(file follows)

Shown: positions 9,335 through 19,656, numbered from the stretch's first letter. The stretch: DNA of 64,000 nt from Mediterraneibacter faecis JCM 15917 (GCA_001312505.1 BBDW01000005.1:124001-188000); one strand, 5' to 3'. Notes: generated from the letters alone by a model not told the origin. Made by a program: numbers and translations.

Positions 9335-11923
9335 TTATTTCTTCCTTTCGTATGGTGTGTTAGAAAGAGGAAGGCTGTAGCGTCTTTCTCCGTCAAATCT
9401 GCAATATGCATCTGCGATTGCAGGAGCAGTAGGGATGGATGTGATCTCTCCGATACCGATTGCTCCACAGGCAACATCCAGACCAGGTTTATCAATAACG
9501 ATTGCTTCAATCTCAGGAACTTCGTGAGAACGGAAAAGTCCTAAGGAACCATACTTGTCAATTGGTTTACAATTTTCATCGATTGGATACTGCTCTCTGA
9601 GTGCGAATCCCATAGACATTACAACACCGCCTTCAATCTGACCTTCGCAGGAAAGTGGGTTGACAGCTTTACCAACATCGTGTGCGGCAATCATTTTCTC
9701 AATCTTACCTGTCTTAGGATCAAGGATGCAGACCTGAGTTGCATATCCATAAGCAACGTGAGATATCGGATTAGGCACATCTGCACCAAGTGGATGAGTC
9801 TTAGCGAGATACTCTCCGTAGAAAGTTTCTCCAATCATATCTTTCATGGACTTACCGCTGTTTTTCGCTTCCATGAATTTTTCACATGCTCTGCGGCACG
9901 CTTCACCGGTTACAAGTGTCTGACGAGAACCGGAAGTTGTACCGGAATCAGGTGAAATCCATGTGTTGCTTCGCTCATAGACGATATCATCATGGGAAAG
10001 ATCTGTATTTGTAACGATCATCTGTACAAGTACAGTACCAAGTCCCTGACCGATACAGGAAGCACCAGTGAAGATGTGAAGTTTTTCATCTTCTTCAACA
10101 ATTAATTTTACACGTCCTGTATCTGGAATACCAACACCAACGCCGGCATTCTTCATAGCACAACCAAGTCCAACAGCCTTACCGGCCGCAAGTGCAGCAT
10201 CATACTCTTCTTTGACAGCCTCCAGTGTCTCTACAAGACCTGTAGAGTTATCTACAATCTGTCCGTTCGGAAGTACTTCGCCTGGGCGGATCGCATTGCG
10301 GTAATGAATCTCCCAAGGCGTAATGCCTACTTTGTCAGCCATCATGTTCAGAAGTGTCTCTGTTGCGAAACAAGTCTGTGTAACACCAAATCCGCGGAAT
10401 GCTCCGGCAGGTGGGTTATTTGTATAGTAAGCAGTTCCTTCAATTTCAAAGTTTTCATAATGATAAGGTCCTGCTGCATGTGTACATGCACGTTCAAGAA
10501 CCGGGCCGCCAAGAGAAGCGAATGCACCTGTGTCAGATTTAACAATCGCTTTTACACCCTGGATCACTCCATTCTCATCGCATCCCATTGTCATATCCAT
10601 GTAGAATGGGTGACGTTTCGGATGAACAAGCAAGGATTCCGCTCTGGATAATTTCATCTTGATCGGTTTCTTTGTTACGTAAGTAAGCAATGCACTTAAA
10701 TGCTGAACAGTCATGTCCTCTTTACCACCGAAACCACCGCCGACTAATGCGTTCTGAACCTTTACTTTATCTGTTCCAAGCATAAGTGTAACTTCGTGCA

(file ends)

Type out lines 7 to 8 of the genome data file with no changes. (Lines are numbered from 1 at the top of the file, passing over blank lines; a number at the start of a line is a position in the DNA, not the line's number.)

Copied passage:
9701 AATCTTACCTGTCTTAGGATCAAGGATGCAGACCTGAGTTGCATATCCATAAGCAACGTGAGATATCGGATTAGGCACATCTGCACCAAGTGGATGAGTC
9801 TTAGCGAGATACTCTCCGTAGAAAGTTTCTCCAATCATATCTTTCATGGACTTACCGCTGTTTTTCGCTTCCATGAATTTTTCACATGCTCTGCGGCACG